School of Engineering Annual Awards

Department of Nuclear Engineering

photo of Phoenix Baldez

Phoenix Baldez
Outstanding Graduate Student
Nuclear Engineering

Phoenix Baldez, from Albuquerque, decided to pursue nuclear engineering his junior year of high school. “I was given a writing prompt of arguing both sides of a controversial topic and I chose nuclear weapons, and from there on out, I held an intense interest in all aspects of nuclear science. Finding out that UNM had a nuclear reactor on campus and the ability to do science in partnership with the national labs solidified my choice of nuclear engineering at UNM.”

During his years at UNM, he worked with the late Kenya Moore for his first internship the summer of his sophomore year, where they looked at radioactive soil contamination near abandoned uranium mines in northern New Mexico. He then spent the next two years working at Pacific Northwest National Labs developing next generation neutron detectors. For his senior year, he worked in Adam Hecht’s radiation detection lab and got his master’s degree on a gamma ray imaging project. Directly after, he transitioned to research of fission fragment spectroscopy for his Ph.D.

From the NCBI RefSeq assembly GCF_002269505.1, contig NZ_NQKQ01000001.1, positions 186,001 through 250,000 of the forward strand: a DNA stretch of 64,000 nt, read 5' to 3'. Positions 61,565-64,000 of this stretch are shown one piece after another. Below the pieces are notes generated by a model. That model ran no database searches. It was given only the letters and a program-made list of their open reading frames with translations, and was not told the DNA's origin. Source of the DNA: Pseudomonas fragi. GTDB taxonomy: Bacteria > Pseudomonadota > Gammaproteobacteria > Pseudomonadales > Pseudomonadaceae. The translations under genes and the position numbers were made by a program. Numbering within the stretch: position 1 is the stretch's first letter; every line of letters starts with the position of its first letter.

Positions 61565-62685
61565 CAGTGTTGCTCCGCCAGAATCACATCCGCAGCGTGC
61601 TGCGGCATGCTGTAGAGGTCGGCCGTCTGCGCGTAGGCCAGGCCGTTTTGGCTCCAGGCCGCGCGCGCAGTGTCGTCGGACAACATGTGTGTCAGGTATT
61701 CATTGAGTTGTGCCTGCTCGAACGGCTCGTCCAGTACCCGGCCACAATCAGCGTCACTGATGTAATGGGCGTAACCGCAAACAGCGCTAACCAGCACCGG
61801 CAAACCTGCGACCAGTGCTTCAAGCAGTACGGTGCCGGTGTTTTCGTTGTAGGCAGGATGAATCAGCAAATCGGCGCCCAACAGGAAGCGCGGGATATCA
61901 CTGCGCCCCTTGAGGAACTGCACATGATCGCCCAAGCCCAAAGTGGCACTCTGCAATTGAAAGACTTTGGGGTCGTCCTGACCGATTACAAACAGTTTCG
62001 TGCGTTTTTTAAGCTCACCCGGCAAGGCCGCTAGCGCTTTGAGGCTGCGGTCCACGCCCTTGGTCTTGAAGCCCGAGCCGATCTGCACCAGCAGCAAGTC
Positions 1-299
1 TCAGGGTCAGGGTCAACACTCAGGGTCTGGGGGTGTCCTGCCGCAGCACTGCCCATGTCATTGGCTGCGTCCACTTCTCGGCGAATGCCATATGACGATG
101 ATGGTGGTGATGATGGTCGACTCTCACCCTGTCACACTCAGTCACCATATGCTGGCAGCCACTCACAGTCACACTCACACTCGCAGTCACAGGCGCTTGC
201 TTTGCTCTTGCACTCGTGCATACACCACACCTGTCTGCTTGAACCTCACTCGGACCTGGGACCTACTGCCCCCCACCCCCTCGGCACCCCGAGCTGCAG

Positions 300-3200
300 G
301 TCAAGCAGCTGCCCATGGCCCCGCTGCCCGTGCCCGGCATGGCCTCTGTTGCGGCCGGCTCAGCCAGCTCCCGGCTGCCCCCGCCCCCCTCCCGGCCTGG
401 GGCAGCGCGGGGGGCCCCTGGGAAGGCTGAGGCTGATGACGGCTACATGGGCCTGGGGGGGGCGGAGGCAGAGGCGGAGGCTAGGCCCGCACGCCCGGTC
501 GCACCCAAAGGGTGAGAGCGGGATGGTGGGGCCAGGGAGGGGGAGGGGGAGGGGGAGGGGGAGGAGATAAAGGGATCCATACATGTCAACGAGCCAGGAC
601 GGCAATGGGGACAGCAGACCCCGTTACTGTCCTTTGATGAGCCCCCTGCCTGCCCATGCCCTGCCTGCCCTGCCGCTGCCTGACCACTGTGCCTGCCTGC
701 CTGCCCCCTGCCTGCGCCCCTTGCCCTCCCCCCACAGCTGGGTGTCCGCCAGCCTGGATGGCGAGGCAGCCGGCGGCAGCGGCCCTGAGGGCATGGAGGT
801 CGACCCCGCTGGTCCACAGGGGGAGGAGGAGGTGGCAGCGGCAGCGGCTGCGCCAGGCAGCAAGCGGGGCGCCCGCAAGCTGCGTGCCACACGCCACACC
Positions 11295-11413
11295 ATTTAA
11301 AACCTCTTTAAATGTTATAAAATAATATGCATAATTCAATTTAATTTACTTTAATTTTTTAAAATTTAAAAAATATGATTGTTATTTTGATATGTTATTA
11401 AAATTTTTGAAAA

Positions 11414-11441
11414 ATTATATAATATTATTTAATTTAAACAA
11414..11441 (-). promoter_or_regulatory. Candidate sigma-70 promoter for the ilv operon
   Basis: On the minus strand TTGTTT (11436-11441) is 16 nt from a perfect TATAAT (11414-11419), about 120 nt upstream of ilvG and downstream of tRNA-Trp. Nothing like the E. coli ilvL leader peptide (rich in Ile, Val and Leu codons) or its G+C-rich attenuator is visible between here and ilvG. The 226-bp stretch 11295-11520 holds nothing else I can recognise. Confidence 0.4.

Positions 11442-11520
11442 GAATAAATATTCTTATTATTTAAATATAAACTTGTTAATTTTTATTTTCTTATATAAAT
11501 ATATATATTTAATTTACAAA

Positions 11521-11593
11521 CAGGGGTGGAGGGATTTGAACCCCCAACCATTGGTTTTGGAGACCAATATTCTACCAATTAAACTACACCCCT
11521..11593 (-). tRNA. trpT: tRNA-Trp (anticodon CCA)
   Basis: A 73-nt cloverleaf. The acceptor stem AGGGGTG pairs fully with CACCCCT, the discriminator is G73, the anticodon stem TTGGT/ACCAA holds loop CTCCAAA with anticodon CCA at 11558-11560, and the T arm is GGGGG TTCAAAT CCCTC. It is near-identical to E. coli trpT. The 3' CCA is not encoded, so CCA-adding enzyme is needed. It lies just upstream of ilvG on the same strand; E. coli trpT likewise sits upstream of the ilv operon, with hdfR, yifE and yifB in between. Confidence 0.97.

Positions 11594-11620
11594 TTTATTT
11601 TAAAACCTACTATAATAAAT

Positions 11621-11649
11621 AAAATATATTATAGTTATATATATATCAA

Phoenix has been involved in several organizations as a student. Since he was a sophomore, he has been involved in the both the Institute of Nuclear Materials Management (INMM) and the American Nuclear Society (ANS). In graduate school, he was president of INMM, and an active executive committee member of ANS. Through this, he started an effort to partner with larger engineering student organizations such as the Society of Women Engineers, the Hispanic Engineering and Science Organization and many others. With their help, INMM and ANS have been able to put on more events, reaching larger numbers of people than ever before and educating people on nuclear science who would not have been aware of it otherwise. INMM hosts a membership and executive committee that extends well outside the School of Engineering. “Since the effects of nuclear science do not stop in the lab, we should work to include a diverse set of backgrounds and opinions on the matters we discuss,” Phoenix said.

Since he has been at UNM for a decade, Phoenix says he has many fond memories, including my senior design class, INMM/ANS national conferences, student organization meetings, all those who have been in Dr. Hecht’s research group and “the amazing faculty and staff of the Department of Nuclear Engineering!”

In his spare time, Phoenix enjoys knitting, watching “Drag Race,” trying new craft beer, and spending quality time with his girlfriend, Maya.

He eventually would like to pursue a career that includes research into nuclear data, radiation detector development as well as international safeguards and security.

photo of Lauren Crabtree

Lauren Crabtree
Outstanding Senior
Nuclear Engineering